For all of our testing routes, the maximum difference for the same route is minutes. We limit the searching space within a bounded area to increase the searching speed. The second method is called the multiscale DTW. Because we just identify the route with the smallest similarity distance as the result, exact similarity distance is not necessary. Then we can resample the sensory data sequences to reduce the dimension of matrix . This method also substantially speeds up the searching speed.
5. Location Inference on a Particular Route
This section discusses how to locate a user on a particular route given real time sensory data. We assume an attacker knows along which route a user is driving. In this case, the attacker can collect the data for a small road segment from malicious Apps installed in the user’s mobile device. To locate a user, subsequence matching needs to be performed between real time sensory data and the data for the entire route. Here, real time sensory data is the test data, and the data for the entire route is the training data.
DTW can also be used for subsequence matching with minor modifications. For instance, for the dimension, a route’s sensory data is and the query segment’s sensory data is , where . It is different from route identification in which the start and end points of are aligned with the start and end points of as shown in Figure 4(a). In subsequence matching, the start and end points of can be aligned to any points in . That is, in route identification, and . While for subsequence matching, this requirement is not necessary.
Our goal is to find subsequence with minimizing the time warping distance to over all possible subsequences of . In other words,The algorithm is pretty simple which can be found in . Let be the identified warping path; we have and as shown in Figure 4(b). Then we can infer is the current location of the user.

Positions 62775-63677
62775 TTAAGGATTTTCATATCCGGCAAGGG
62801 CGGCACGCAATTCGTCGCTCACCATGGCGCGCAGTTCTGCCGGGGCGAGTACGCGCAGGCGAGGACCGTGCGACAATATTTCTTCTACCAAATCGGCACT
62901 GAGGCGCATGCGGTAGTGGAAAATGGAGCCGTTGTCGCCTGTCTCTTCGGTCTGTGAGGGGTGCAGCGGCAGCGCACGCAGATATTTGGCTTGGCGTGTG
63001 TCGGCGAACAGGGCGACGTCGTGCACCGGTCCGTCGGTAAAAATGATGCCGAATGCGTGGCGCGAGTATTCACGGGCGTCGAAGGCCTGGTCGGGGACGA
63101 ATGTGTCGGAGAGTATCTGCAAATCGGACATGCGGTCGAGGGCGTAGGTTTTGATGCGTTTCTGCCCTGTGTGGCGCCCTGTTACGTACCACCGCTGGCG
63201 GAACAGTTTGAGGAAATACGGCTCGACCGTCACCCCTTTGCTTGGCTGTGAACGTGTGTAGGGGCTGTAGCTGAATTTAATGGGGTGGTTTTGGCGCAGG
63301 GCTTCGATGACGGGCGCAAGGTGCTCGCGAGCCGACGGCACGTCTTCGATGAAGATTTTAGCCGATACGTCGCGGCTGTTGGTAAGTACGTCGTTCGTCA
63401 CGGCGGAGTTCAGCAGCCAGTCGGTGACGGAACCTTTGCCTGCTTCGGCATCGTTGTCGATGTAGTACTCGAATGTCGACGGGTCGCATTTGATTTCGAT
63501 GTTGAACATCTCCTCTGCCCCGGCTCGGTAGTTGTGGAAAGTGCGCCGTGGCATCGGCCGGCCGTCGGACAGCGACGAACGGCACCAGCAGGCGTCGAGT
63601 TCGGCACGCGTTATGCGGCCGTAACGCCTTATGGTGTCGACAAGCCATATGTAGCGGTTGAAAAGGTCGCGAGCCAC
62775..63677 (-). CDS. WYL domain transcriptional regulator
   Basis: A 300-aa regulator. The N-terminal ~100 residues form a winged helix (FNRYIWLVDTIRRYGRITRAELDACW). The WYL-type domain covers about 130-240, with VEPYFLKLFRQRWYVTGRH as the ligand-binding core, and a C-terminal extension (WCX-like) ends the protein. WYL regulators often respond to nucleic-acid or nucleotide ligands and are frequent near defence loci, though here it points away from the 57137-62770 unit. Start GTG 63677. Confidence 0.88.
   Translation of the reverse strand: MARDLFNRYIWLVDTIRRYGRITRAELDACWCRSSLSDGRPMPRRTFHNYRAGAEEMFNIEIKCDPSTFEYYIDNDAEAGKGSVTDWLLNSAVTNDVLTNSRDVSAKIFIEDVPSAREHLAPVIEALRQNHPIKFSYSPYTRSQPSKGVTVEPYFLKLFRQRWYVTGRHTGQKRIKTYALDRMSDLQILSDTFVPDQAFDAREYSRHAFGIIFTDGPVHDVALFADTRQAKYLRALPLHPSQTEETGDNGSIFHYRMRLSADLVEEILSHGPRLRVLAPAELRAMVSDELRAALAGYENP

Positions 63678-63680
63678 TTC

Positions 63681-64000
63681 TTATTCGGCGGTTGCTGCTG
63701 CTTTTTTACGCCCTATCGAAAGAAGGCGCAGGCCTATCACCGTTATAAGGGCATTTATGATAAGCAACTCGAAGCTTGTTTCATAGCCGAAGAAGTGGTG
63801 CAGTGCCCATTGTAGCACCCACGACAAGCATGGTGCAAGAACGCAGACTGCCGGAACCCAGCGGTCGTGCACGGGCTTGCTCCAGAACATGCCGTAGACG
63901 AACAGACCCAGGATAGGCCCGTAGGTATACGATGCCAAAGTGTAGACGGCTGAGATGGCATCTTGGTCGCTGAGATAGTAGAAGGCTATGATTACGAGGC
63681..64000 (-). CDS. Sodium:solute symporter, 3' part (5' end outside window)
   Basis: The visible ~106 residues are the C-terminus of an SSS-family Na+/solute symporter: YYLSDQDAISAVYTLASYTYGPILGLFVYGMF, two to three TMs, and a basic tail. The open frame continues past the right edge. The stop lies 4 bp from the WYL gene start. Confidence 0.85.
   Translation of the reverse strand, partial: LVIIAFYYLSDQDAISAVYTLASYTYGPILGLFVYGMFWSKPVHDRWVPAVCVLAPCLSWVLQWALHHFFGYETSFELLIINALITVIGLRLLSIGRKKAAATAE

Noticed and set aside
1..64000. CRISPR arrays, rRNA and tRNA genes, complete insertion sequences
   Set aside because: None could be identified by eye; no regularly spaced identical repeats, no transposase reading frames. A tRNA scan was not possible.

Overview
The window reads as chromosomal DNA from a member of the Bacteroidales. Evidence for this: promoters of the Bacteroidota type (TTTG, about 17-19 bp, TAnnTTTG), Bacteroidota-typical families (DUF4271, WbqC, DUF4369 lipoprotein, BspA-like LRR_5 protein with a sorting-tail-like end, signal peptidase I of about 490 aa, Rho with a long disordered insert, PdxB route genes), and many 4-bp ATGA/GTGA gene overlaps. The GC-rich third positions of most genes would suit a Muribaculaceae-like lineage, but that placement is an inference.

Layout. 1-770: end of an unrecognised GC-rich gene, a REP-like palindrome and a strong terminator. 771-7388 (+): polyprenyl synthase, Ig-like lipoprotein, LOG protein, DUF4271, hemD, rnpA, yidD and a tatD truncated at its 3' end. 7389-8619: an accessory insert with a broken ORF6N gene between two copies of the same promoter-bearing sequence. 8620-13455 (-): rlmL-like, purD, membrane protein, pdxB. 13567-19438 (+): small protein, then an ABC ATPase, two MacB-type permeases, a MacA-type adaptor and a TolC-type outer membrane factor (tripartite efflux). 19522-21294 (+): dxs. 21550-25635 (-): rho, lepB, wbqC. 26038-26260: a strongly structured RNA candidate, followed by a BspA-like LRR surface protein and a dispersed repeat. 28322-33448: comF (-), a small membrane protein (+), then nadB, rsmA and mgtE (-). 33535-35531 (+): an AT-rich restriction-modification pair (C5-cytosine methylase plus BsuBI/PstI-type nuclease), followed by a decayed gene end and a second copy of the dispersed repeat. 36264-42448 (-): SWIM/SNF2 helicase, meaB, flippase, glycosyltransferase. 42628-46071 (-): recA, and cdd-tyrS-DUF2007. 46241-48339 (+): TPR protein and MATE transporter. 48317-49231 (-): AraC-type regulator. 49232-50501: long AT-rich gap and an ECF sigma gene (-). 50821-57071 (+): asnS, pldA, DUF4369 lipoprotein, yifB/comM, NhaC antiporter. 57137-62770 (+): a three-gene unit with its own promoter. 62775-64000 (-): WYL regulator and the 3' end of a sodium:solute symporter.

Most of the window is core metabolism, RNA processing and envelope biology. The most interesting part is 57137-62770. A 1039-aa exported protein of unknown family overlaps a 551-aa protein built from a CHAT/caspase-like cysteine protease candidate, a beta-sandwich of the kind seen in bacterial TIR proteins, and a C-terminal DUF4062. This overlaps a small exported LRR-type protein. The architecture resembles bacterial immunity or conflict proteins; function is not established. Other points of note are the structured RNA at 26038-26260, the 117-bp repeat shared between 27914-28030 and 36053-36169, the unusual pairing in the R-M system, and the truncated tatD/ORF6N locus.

Roughly speaking, to infer a user’s location, we employ the modified DTW algorithm to find the most likely subsequence along a route and consider the end point of the subsequence as the inferred location of the user. The most challenging issue is that there may exist many similar subsequences along a very long route; for example, a user is driving along a highway with constant velocity. In this case, we need to take account of other information such as time and traffic conditions. The simplest method to deal with this issue is to consider the time difference. We assume the start time of a training sequence for the given route and the start time of the test subsequence are both known. According to all the training sequences for a given route, we can reduce the searching space to a specific range to reduce inference error. Even though we cannot completely eliminate such errors, in practice, the dynamically changing road and traffic conditions, sudden events, and climate reasons can all help with characterizing sequences. Then the number of the similar subsequences along a route is not large. In our experiments, such an issue does not present.